You are using an older browser version. Please use a supported version for the best MSN experience.

What Does ‘Unlimited’ Data Really Mean, and Are You Getting a Good Deal?

Lifehacker Australia logo Lifehacker Australia 13/04/2022 lifehackeraustralia

'Unlimited' data is always a sought-after trait when it comes to mobile plans, and it’s easy to understand why. No one wants to worry about how much data they’ve used each month or pay excess charges.

Australia has had access to 'unlimited' data mobile plans for a couple of years now, but it’s not as straightforward as you think. While the telco industry also loves to throw around terms like endless and infinite, unlimited mobile data always has a catch.

For the most part, this relates to the speed you can use it at. Unlimited mobile data is going to be slower than the actual speeds you can get over a 4G or 5G network. Where it gets trickier is each telco with unlimited data takes a different approach as to how its implemented.

So, if you're thinking about a plan with unlimited mobile data, here's what you need to know.

Vodafone

Vodafone is the only provider that has what we’d call a truly unlimited mobile plan. You genuinely get unlimited data, at the maximum speeds the network is capable of. The only catch is that you’ve got a limited allowance when it comes to using your plan for a mobile hotspot. If you go over 30GB, your hotspot speeds will be capped to 2Mbps for the remainder of your billing month.

If you sign-up before April 22, you can get this plan for $65 per month, which works out to be a $20 per month saving. This discount lasts for the life of your life.

Vodafone’s other mobile plans also have unlimited data, but they work differently. They have a primary allowance — 40GB, for example — and after you go go through that, you can continue using your plan with no excess charges, albeit at capped speeds.

Vodafone has the fastest speed caps on unlimited plans in Australia. On its 40GB and 80GB plan, you’ll be capped to 2Mbps after you go over your allowance. On its 200GB and 300GB plan, you’ll be capped to a more generous 10Mbps.

Here are Vodafone’s SIM-only plans:

Vodafone's prepaid plans also have unlimited data at speeds of 1.5Mbps for when you go over your primary data allowance.

Felix Mobile

Owned by TPG and powered by the Vodafone network, Felix Mobile is one of Australia's newest MVNOs. Instead of offering a range of plans, Felix has just a single option: a $35 per month plan with unlimited data. As you'd expect, there is a catch. The plan is capped to speeds of 20Mbps. For comparison, 4G networks should easily be able to attain speeds of at least 50Mbps in metro areas.

However, 20Mbps is still quite reasonable. It's only a touch slower than an NBN 25 connection and is more than fast enough for most mobile activities, whether it's streaming video on Netflix, downloading apps, or scrolling through socials. The one area where 20Mbps could be a limit is you're regularly using your phone as a portable hotspot.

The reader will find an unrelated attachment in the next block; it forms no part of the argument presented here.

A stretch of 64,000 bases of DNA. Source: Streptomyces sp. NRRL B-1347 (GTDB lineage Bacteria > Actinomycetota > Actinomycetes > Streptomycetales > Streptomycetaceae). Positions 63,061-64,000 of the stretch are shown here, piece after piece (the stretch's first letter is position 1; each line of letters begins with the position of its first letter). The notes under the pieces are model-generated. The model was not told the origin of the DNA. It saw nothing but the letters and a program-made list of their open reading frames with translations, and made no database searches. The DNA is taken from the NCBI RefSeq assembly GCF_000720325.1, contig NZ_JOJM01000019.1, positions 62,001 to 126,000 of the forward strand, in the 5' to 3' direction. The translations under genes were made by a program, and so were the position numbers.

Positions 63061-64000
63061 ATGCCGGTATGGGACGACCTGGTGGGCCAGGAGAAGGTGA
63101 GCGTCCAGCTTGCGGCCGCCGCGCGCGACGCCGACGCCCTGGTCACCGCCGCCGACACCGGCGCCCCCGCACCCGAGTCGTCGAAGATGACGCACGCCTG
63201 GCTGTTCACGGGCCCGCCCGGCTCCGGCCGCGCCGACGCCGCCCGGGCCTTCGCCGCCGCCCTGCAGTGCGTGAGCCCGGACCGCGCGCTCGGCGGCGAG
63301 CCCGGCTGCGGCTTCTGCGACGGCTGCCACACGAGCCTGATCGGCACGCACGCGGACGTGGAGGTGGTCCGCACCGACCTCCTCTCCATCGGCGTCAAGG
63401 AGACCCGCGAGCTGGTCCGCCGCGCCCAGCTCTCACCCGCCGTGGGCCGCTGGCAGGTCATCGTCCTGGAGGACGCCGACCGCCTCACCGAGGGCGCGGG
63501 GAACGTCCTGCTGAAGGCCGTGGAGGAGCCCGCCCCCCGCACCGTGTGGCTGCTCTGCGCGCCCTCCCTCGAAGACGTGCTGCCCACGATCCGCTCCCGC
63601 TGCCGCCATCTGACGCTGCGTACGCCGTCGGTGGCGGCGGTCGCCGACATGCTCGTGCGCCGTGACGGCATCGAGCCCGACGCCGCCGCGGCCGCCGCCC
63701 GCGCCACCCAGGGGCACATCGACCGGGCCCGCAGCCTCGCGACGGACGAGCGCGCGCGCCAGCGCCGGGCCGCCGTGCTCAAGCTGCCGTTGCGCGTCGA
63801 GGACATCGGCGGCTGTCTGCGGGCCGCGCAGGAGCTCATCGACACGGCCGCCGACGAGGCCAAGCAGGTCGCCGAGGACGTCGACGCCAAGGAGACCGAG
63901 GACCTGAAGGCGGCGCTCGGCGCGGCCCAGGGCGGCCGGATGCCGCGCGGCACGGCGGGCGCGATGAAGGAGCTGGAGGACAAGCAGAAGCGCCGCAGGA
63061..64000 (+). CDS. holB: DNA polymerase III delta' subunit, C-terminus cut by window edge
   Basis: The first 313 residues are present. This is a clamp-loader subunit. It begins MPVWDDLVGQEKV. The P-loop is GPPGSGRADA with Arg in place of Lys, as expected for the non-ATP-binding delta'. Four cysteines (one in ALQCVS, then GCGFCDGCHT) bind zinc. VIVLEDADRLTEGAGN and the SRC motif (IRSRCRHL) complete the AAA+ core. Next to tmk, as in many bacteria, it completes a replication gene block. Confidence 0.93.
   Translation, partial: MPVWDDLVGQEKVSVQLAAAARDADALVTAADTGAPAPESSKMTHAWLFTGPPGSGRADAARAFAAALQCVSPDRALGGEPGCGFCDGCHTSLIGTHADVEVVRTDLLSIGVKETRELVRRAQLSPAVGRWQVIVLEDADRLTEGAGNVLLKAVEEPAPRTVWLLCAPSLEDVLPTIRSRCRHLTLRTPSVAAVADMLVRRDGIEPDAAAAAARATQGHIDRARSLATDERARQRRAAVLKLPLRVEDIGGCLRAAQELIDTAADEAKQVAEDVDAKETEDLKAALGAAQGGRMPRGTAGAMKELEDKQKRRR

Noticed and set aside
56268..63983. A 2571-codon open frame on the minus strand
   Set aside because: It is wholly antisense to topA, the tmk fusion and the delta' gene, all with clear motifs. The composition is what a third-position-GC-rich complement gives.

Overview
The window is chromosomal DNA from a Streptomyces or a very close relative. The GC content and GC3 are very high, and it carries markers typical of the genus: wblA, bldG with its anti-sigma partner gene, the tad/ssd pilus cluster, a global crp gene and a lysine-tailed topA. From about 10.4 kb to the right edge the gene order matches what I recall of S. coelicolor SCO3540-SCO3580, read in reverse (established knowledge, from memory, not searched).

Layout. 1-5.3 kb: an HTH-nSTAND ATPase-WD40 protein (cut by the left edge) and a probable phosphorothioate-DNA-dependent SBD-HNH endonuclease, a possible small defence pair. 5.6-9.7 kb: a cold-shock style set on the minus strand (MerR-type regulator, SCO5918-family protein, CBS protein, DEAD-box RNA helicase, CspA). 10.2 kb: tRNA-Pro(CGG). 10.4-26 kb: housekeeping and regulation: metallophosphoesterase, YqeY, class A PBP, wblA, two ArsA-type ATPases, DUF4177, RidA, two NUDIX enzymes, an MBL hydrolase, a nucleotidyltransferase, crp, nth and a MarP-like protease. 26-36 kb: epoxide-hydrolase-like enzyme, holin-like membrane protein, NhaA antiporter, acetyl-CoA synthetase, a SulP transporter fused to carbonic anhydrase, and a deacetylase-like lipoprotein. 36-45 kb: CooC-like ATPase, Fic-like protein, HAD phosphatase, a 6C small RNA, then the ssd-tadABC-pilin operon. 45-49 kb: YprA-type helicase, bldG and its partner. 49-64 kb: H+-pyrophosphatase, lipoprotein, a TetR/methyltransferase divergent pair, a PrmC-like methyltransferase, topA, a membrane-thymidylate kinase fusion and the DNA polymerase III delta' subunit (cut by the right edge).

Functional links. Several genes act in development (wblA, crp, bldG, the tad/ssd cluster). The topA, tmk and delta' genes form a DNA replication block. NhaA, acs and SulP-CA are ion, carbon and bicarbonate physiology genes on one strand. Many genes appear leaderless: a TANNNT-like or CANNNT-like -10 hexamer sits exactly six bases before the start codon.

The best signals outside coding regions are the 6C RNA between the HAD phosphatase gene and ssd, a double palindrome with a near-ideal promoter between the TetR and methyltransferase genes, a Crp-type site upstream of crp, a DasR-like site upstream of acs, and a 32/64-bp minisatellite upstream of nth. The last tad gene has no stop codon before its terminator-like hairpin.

If you're not quite sure whether 20Mbps is fast enough but you're intrigued by the prospect, Felix has a seven-day happiness guarantee. If you decide the plan isn't fast enough within your first week with Felix, you can get a full refund.

And if you sign-up for this plan before the end of April using the promo code WHISTLEOUT, you’ll save $5 per month on your first six months.

Telstra

Telstra’s unlimited plans are similar to the majority of the Vodafone range. The plans come with a primary allowance, and then can be used at capped speeds if you run out of data. Telstra caps its unlimited data to 1.5Mbps.

If you've run out of data and need faster speeds, Telstra lets you change plans once a month. If you increase your data allowance on a Telstra Upfront plan, you'll get the higher data limit instantly, but you won't pay any extra until next month's payment date. You can then drop back down to a cheaper plan the following month, but you'll keep your higher data allowance until the end of the billing month.

Optus

All of Optus' postpaid plans have unlimited data. As with Telstra, you'll get capped to speeds of 1.5Mbps if you go over your primary data allowance.

If you go over your allowance and don't want to deal with slower speeds, Optus also has data add-ons available. Pricing for extra data is as follows:

  • 2GB: $5
  • 10GB: $10
  • 30GB: $20

Given you'd previously pay $10 for a gigabyte of excess data, these are a much better option for those unsatisfied with 1.5Mbps.

If you'd prefer truly unlimited data, Optus also has an Unlimited Data Day add-on which you can purchase for $5 through the My Optus app. This gets you 24 hours of unlimited data at full network speeds.

Alex Choros is Managing Editor at WhistleOut.

More from Lifehacker Australia

Lifehacker Australia
Lifehacker Australia
image beaconimage beaconimage beacon